This April 2018, image from the European Space Agency (ESA) Mars Express spacecraft shows one of several local small-scale dust storms on the red planet in recent months. It arrived before the particularly intense dust storm season that’s taking place on Mars now, as the planet nears its perihelion (closest point to the sun). ESA said:
A much-larger storm emerged further southwest at the end of May and developed into a global, planet-encircling dust storm within several weeks.
The intensity of this major event means very little light from the sun reaches the Martian surface, a situation extreme enough that NASA’s 15-year-old Opportunity rover has been unable to recharge its batteries and call home: it has been in hibernation mode since mid-June.
Dust storms on Mars occur regularly during the southern summer season when the planet is closer to the sun along its elliptical orbit. The enhanced solar illumination causes stronger temperature contrasts, with the resulting air movements more readily lifting dust particles from the surface – some of which measure up to about 0.01 mm in size.
Martian dust storms are very impressive, both visually like in this image and in terms of the intensity and duration of the rarer global events, but they are generally weaker compared to hurricanes on Earth. Mars has a much lower atmospheric pressure – less than one hundredth of Earth’s atmospheric pressure at the surface – and Martian storms have less than half the typical wind speeds of hurricanes on Earth.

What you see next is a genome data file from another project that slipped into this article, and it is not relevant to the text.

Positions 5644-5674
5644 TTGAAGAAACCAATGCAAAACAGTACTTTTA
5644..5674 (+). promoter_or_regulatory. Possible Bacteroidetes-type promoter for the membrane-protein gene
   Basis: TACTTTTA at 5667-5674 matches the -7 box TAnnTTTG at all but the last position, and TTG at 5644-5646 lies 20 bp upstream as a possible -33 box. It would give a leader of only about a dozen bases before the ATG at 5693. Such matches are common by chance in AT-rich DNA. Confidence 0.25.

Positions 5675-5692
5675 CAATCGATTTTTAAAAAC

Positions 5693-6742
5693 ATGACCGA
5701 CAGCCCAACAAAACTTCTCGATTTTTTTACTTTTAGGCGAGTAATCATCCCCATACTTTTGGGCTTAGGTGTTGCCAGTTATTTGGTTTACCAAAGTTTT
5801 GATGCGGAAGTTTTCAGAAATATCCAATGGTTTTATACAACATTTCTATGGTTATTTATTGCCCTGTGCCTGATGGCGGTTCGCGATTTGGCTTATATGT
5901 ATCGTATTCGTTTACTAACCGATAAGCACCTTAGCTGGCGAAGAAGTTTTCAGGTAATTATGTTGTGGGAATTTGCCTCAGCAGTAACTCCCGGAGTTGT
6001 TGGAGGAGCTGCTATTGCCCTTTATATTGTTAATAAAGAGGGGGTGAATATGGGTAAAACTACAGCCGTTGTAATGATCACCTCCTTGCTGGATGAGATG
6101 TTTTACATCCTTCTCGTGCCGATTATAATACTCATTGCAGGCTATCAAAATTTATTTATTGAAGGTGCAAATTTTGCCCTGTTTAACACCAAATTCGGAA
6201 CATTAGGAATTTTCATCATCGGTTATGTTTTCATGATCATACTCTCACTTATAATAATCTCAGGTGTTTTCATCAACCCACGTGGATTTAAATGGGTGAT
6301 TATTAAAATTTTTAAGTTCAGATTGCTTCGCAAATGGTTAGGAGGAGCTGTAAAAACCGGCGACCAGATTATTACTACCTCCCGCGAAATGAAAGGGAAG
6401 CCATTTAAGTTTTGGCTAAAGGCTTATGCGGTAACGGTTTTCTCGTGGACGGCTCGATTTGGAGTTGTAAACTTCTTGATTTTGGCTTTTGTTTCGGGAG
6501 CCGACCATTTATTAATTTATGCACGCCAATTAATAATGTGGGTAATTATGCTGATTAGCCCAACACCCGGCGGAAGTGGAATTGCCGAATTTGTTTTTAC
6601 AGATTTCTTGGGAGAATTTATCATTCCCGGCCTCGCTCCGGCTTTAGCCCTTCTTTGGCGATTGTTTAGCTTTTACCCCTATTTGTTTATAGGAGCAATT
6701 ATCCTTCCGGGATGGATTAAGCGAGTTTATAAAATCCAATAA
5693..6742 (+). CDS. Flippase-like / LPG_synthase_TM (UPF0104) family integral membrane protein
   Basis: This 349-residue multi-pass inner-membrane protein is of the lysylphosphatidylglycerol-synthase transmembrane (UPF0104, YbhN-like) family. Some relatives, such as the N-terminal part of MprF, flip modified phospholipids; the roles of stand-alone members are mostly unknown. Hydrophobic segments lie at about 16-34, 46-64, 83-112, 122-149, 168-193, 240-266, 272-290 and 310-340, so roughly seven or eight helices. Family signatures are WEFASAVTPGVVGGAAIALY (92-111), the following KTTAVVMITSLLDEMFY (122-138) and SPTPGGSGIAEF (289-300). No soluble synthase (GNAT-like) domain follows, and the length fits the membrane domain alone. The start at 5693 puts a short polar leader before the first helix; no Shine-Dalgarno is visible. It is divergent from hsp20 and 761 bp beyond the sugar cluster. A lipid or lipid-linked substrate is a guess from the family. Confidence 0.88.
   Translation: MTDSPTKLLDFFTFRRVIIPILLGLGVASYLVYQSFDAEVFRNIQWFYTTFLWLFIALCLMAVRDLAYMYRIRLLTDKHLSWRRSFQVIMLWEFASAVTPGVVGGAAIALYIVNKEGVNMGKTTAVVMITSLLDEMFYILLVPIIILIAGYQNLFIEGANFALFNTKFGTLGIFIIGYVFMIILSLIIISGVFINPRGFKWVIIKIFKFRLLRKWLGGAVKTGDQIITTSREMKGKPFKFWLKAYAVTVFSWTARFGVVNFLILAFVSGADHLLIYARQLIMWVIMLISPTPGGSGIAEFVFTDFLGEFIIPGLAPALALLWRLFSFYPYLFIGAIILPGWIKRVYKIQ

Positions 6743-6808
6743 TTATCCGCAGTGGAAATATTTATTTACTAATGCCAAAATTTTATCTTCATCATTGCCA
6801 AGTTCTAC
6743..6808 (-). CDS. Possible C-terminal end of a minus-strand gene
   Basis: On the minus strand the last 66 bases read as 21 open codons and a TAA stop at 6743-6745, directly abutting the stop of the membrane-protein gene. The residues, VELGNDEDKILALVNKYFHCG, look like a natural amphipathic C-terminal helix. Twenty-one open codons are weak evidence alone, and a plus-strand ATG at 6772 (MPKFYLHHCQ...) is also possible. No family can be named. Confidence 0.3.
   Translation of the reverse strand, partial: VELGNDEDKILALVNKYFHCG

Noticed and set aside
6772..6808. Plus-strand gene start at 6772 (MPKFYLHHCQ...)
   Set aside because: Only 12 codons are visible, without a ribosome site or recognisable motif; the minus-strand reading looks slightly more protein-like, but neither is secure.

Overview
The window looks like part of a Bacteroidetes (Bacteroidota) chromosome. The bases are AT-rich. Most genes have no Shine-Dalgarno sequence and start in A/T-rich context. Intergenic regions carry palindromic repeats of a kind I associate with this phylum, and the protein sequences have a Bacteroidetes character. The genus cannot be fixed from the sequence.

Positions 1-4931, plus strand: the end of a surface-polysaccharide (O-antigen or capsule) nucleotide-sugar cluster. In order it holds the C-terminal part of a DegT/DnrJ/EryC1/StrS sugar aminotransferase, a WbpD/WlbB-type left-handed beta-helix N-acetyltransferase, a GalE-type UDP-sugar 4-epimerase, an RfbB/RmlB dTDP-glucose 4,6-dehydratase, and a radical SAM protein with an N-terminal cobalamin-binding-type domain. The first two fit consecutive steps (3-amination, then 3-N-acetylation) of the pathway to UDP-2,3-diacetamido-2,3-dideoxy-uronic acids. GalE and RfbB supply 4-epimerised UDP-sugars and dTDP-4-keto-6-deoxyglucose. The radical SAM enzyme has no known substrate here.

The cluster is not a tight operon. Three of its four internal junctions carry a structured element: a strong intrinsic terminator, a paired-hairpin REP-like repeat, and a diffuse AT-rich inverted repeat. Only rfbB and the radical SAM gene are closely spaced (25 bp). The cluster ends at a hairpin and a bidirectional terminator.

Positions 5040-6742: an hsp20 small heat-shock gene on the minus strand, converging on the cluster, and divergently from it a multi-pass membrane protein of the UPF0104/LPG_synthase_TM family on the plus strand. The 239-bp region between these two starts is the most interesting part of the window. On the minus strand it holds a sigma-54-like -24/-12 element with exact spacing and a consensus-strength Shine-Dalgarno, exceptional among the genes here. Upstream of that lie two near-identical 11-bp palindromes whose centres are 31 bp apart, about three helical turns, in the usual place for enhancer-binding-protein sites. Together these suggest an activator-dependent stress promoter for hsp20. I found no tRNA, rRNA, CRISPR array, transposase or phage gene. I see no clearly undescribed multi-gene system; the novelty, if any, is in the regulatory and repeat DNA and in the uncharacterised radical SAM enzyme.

ESA said its Mars Express spacecraft is also equipped with the Visual Monitoring Camera that captures daily images of the red planet. And it said the current dust storm on Mars is being monitored by five ESA and NASA orbiters, while NASA’s Curiosity rover has been observing it from the ground thanks to its nuclear-powered battery.
Bottom line: April 2018 image from ESA’s Mars Express showing one of several small-scale dust storms that preceded the major global dust storm happening on Mars now.
Deborah Byrd created the EarthSky radio series in 1991 and founded EarthSky.org in 1994. Today, she serves as Editor-in-Chief of this website. She has won a galaxy of awards from the broadcasting and science communities, including having an asteroid named 3505 Byrd in her honor. A science communicator and educator since 1976, Byrd believes in science as a force for good in the world and a vital tool for the 21st century. "Being an EarthSky editor is like hosting a big global party for cool nature-lovers," she says.